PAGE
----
Dr. Roach: There is no one-size-fits-all healthy diet

Keith Roach
To Your Health

Dear Dr. Roach: Most health professionals agree that one should follow a “healthy diet,” yet no one ever says exactly what that is. I have low thyroid, high cholesterol, high blood pressure and diabetes. Some of my meds cause chronic constipation.

I and hundreds of others would be most appreciative if you could print a structured diet to follow for a week or two, and then we could repeat it.


Dear F.G.: This is a question I get often, but I have been reluctant to answer it. I certainly could print a diet that I think is healthy, but depending on your medical conditions, it might not be precisely right for you. You have diabetes, so avoiding sweets is particularly important, and since you have high blood pressure, it’s more important for you than it is for others to keep your sodium intake low.

However, the most important reason I can’t publish a healthy diet that would work for everybody is that food choices are intensely personal and relate to your upbringing and locale. With my own patients, I don’t try to give them a diet they should change to, but instead get a careful diet history and work with them to try to make their diet healthier.

For most people, that means reducing red meat and choosing other good protein sources, like legumes, fish, nuts or tofu. It usually means increasing vegetables and fruits, reducing sugars and substituting whole grains for processed ones. It often means removing unhealthy snacks and sugary drinks entirely.

What it emphatically does NOT mean is taking the joy out of eating. If I have a patient who really, really enjoys a less-than-healthy dish, I recommend that the patient eat it, without guilt, but infrequently, so that it becomes a special indulgence. For most people, it’s easy to make some changes in the diet in order to feel better, get healthier and maybe live longer.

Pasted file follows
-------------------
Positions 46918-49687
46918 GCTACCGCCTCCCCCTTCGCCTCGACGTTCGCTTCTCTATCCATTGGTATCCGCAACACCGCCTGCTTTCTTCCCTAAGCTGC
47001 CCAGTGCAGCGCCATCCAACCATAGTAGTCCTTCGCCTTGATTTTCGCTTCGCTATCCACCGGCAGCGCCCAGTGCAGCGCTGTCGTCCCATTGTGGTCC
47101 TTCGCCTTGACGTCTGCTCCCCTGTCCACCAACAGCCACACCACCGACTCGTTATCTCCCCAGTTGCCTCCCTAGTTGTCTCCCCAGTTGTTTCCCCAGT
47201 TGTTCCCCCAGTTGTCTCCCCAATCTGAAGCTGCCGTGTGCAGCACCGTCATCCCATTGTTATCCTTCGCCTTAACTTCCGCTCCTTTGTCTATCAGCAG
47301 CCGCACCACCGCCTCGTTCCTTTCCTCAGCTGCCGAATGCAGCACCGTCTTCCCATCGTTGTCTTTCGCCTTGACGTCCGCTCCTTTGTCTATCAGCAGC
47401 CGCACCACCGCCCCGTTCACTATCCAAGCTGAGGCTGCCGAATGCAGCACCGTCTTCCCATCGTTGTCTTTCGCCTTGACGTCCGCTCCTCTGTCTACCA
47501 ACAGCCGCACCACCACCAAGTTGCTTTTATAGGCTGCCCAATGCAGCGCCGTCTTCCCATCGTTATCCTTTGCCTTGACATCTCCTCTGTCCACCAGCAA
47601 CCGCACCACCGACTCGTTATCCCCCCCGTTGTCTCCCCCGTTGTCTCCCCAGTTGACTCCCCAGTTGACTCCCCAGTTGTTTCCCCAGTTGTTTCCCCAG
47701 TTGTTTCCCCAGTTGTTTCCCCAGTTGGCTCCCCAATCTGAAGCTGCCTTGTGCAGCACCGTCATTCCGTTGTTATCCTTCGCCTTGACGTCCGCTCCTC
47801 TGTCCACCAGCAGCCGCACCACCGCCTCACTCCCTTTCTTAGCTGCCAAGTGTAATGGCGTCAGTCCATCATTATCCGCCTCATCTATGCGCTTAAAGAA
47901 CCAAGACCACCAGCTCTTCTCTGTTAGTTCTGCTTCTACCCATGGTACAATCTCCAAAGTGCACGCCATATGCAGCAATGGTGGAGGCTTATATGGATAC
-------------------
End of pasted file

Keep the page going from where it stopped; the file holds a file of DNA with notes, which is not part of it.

Dear Dr. Roach: My husband is very clean in his personal hygiene and takes great care for safety in health-care matters on his job as a plumber. My concern is that when he perspires during the night, it leaves a brown residue on the sheets — sometimes down to the mattress pad. We don’t know if it is something to be concerned about, and we fear something may be going on inside. He is 41, physically fit, but works very hard. He is under a lot of stress.


Dear V.S.: Abnormally colored sweat is a rare condition called chromhidrosis. The sweat may be green, brown, orange, yellow or black. It may occur on the face, armpits, groin or other areas. The color comes from an excess of pigment in the sweat glands. Occasionally a medication can cause it, but usually it has no known cause and does not represent any kind of disease (one exception is in people with jaundice).

It sometimes can be very bothersome cosmetically, and treatment, including botulinum injection or capsaicin cream, has been effective.

Email questions to ToYourGoodHealth@med.cornell.edu.